Beef Bone Broth

Making broth from bones, chicken and beef, was one of the very first things I started doing at the beginning of my weight loss journey.   It is not the only thing I do, but combined with a diet of many other nutrient dense foods, it has had a great effect on my health. Read about the health benefits of authentic bone broth here.   

To make bone broth, first, you need bones, obviously.   

We buy half a grass fed cow every year, so we have lots of bone-in cuts that we grill and roast in various ways for dinner. 

Tip: Roasted bones make a delicious broth, but you can use any bones, roasted or not.  I often make broth from beef soup bones that I do not roast first. All you need are bones, any bones.

But, to make broth from roasted bones, I save all our left over bones, big and small, in a gallon-sized freezer-safe zip lock bag.  When dinner is over and it's time to clean up, I just pull the bag out of the freezer, throw in any of the bones, and throw the bag back in the freezer until I've got enough bones to make broth.

Once the bag is one-half to three-quarters of the way full, it's time to make broth.

I open the bag and pour the frozen bones right into my crock pot.

Then I add an onion, carrots, and a piece of celery. I don't even peel the onion or the carrot, because I will strain the broth so none of that stuff matters. I just wash everything, quickly chop or tear it into a few pieces, and throw it in.

Next, I fill the crock pot with water.

Then I put it on the lowest setting and forget about it until the next day.  After ten hours, my crock pot will automatically switch to the warm setting and the broth will continue to simmer for some time on that setting, so I can usually set my bone broth to simmer through the night and I can turn it off sometime the next morning when I get to it.

Once the crock pot has been turned off and the broth has cooled for an hour or two and it isn't so very hot, I strain the broth into a pitcher.  This can be a little messy, so I work in the sink.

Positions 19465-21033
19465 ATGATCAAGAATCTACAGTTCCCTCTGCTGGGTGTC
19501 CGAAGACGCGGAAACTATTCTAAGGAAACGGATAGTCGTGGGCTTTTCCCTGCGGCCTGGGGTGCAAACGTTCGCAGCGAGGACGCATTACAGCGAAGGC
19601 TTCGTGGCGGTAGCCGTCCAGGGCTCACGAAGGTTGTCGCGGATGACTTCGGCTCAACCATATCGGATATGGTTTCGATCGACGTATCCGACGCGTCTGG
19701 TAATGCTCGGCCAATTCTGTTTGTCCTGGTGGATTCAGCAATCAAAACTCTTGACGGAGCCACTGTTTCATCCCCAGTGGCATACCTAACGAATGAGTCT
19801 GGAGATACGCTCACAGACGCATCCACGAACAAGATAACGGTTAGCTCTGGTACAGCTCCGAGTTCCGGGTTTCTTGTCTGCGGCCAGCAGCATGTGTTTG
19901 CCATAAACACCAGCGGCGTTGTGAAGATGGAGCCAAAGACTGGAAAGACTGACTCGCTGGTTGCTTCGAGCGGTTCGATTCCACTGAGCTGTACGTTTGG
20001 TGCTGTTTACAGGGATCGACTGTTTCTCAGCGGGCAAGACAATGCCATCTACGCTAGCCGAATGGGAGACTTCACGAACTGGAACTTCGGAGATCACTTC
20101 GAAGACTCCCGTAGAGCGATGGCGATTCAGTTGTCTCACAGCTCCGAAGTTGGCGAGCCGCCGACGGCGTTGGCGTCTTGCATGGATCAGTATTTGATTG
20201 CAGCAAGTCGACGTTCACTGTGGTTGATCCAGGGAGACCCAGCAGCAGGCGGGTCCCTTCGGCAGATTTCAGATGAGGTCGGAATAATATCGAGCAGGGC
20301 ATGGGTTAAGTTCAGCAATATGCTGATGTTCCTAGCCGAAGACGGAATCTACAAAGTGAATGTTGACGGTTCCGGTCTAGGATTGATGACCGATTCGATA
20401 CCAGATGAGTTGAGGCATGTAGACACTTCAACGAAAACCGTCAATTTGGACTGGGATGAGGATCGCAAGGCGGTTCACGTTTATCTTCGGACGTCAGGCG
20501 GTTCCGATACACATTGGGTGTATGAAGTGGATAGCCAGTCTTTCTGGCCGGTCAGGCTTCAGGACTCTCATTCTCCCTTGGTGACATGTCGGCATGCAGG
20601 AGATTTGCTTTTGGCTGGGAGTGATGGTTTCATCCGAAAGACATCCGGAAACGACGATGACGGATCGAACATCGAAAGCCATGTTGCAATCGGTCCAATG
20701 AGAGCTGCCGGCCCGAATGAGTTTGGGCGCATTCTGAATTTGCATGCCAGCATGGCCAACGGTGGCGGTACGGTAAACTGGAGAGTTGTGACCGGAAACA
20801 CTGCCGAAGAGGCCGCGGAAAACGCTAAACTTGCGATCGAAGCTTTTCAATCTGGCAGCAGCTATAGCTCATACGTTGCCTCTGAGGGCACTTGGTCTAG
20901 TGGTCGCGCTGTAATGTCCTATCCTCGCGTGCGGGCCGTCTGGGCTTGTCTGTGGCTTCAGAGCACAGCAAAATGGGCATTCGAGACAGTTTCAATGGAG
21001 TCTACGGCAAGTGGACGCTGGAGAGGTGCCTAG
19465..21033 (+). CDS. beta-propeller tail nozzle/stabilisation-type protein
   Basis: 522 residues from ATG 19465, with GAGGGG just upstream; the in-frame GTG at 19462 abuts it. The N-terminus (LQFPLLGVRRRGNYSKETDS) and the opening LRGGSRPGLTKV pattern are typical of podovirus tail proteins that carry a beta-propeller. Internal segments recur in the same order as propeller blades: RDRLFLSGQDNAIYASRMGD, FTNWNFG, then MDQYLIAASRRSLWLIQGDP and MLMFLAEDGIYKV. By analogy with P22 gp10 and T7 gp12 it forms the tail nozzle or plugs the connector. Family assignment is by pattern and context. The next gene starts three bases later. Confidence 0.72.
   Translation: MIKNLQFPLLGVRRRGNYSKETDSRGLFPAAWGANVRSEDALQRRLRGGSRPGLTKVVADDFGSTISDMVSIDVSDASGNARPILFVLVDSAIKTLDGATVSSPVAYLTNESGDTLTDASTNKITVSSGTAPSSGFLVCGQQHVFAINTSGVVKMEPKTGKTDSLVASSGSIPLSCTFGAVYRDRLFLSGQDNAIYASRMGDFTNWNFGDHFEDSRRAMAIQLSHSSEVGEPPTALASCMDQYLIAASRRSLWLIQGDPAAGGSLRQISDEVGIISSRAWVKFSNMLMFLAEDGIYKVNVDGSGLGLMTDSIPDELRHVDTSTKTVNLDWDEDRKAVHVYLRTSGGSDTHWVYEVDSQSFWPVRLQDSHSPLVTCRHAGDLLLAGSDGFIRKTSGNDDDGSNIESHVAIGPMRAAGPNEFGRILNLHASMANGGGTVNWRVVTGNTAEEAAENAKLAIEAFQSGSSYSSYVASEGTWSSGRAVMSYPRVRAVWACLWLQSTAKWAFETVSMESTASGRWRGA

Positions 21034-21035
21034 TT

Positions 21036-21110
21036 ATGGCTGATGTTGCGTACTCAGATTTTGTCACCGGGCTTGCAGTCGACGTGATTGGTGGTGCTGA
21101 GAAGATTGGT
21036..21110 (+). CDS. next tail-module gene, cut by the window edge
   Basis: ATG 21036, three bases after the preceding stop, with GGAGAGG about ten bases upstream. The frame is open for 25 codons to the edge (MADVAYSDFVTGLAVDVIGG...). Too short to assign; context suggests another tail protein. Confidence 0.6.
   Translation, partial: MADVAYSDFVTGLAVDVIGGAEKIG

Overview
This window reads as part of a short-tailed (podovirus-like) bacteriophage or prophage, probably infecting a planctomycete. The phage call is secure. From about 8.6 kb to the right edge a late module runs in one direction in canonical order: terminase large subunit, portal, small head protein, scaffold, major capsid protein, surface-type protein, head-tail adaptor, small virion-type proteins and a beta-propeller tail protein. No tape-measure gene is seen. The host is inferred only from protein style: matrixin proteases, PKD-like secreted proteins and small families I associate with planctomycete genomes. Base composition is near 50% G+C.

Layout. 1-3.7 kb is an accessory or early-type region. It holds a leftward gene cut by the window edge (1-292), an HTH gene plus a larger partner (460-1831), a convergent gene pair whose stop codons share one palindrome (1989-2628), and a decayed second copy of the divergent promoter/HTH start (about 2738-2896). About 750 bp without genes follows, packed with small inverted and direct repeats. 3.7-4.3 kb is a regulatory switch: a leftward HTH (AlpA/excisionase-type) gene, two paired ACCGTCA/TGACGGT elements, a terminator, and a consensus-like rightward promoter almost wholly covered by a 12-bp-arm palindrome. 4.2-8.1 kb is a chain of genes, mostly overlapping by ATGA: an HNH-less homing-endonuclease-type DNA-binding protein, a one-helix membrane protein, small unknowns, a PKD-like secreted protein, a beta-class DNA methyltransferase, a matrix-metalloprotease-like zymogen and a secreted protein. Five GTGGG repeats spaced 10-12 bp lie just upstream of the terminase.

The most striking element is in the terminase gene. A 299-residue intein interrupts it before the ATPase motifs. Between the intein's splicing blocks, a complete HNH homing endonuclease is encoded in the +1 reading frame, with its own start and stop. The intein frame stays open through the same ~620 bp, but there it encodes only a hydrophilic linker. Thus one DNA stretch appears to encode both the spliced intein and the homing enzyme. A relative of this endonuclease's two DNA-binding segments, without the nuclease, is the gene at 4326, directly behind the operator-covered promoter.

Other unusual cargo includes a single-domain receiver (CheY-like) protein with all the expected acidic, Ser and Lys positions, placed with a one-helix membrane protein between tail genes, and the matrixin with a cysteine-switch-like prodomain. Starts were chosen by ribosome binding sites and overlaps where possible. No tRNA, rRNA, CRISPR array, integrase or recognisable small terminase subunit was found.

I put the warm broth into the fridge to totally cool off. 

A layer of fat will form on the surface of the broth.

This is kind of unpleasant, but I scoop most of the fat off the top and put it on paper towels, so I can throw it away easily.

I don't worry about getting every little bit of fat, but I get most of it.

Now I pour the broth into freezable containers with twist and lock lids.

My crock pot makes approximately 8-10 cups of broth, so I can usually fill two large containers with 3-4 cups of broth and a small container with approximately 2 cups of broth.

I don't stress over using exact amounts of broth in my recipes anymore.  From my experience, most recipes don't have to have an exact amount of broth.  So if a recipe calls for one cup or can, I just use the small, two-cup container of my homemade broth, a little more or less really doesn't matter. If it calls for more than two cups, I use the bigger, three to four cup container.  And if it calls for even more than that, this broth is so rich I can easily add water to any of my recipes and still have a very rich stock.

Since my broth stays frozen, I have to thaw it to before I use it.  I usually run hot water over the container until the broth inside loosens a bit, then I open the container and drop the block of frozen broth into a sauce pan and thaw it on the stove while I prepare other ingredients.  To me, it's worth the extra step and trouble for all the nutrition we receive from this broth.

Note: I make beef and chicken broth.  Sometimes they can look quite similar in color, so to keep them straight, I put a piece of tape, any tape: masking, duct, packing, whatever I have in a kitchen drawer, on top of the containers of beef broth.  If a container doesn't have tape on top, I know it's chicken broth.  If it has tape, I know it's beef, no matter how light or dark it is in color. Once the container is thawed, the tape always comes off quite easily.


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